If you’ve read the book, I have a more spoilery review on goodreads, here.

Here’s to You, Judy Blume.

What book made you realize you were doomed to be a writer? 

The book that did me in was Just as Long as We’re Together, by Judy Blume. Yes, I’m a Blume-r. I started a deep love of reading before I really could read—somewhere there is a VHS of me reciting the picture book Who’s a Pest? from memory when I was four years old, before I knew more than how to spell my name. I raced through book after book after book, reading anything and everything I could get my hands on. Fiction, nonfiction, mystery, fantasy, it all had me enthralled. I gobbled up classics like The Secret Garden and Little Women and The Hobbit.

And then, when I was eleven years old, a friend made me read Just as Long as We’re Together. I’d read Judy Blume before, though I didn’t realize that what I was holding now was the same author as the Fudge books—which I loved for a totally different reason—but when I read Just as Long as We’re Together, I knew I’d found the thing I really and truly loved. Teen fiction. Young Adult fiction.

I was too young to even be considered a Young Adult, but Blume’s stories struck such a deep chord with me—maybe because I was on shaky footing with the friends I thought would last forever, maybe because I was an “early bloomer” puberty-wise and Blume dealt with those sensitive subjects so deftly. I couldn’t get attached to the Babysitters’ Club or Sweet Valley High books that friends were reading and loving so much. They seemed so paltry—Blume’s characters seemed real. Three-dimensional people with souls and pasts and lives of their own.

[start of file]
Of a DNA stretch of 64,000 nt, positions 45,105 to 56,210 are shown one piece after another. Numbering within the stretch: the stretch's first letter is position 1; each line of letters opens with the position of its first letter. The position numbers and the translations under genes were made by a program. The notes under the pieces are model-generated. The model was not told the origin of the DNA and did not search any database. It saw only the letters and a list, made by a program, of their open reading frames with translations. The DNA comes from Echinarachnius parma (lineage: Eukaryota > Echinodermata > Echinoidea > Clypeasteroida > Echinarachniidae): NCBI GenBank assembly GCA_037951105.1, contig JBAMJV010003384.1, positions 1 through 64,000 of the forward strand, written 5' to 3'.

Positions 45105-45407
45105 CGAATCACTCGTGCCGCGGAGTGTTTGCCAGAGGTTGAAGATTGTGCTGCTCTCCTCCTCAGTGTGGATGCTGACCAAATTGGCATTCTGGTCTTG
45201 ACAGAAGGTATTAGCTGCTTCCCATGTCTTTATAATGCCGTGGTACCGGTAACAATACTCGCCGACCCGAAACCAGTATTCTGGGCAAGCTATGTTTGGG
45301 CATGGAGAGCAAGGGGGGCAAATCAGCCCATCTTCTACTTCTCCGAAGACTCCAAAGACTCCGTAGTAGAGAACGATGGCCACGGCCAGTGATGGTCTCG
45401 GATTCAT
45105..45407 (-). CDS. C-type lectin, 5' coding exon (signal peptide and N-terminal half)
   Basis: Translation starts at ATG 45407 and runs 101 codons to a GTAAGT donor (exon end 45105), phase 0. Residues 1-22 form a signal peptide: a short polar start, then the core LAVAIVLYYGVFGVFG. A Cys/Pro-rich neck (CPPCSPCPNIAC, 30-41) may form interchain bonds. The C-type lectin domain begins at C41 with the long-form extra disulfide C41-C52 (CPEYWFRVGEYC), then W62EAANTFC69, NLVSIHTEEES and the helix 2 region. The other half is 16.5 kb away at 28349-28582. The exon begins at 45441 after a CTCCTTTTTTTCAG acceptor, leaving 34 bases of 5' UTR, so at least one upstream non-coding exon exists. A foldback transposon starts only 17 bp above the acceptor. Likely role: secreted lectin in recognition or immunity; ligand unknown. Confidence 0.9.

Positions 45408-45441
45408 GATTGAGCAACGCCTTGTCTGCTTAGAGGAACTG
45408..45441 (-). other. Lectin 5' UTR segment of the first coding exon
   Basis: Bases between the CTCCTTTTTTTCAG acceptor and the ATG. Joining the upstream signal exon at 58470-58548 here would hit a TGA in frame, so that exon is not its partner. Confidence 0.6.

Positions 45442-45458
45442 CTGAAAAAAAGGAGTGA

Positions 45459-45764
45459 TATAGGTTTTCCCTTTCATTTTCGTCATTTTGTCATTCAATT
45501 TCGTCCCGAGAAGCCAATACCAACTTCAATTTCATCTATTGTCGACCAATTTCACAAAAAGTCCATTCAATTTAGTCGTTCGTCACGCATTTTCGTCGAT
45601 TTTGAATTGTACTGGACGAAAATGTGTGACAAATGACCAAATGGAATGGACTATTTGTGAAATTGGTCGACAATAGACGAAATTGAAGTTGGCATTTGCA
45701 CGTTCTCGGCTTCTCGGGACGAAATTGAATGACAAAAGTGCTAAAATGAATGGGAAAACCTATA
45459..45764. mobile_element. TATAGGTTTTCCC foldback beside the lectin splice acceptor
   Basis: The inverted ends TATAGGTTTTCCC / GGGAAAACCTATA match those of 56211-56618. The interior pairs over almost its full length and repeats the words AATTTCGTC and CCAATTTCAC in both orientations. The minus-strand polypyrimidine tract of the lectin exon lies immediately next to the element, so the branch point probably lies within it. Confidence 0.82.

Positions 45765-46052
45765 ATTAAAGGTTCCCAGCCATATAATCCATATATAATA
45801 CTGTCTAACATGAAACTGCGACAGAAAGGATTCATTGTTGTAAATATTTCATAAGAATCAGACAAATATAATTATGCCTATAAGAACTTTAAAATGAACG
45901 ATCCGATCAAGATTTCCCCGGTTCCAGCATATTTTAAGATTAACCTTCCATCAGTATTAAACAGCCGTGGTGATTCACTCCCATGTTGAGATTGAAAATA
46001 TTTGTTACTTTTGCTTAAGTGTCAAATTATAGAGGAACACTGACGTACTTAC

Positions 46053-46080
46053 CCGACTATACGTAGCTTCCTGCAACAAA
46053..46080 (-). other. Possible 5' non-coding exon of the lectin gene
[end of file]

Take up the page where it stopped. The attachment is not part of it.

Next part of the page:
And I wanted to be able to create that. I wanted to write books that people could walk away from feeling like they had new friends, new loves, new people dear to their hearts. Stephanie Hirsh and Rachel Robinson (with her own book as a sequel) are still a part of me today. Insecure teenagers fighting to define themselves and their beliefs and motivations—that feeling, that fight, is what made me want to be a writer. What made me want to examine the struggles of the heart and the complications of loving people but needing to be true to yourself, no matter what.

I drank those books down, every Blume I could get. Deenie. Are You There God? It’s Me Margaret. Then Again Maybe I Won’t. It’s Not the End of the World. And then I haunted the YA shelves in my local bookstores—you know, back when it really was just a couple of shelves, usually hidden in the kids’ section?—looking every single time for something more. I was starving for young adult books. And there were a few out there… but mostly I was running across things like Lurlene McDaniels‘ books—where somebody always dies and everybody else is left tortured and ruined for it—and that kind of melodrama was not what I was looking for.

I just wanted good characters. Great characters. Characters that I wanted to stay up late at night on the phone with. That’s what I found in Blume’s books, and it took me a long time to find characters as great in YA again—though it’s certainly not hard now. And maybe it’s not because there were other kids out there like me… who heard that voice in the vast wilderness of literature and finally recognized something that was their own.

My writing has taken a different turn than the contemporary Young Adult that I started making stories up for when I was ten or twelve, but the heart behind the writing has been the same—has strengthened, really. I’m trying my best to capture the kind of power that goes behind emotions when you’re a teenager, and I love the way that fantasy highlights that, and I enjoy putting (hopefully) believable people into impossible situations and see how they deal with them. What’s most important to me is the honesty of the emotion.

So here’s to you, Judy Blume. Thanks for giving me my spark. I’m sure I’m not the only one.

Review: Tiger’s Curse by Colleen Houck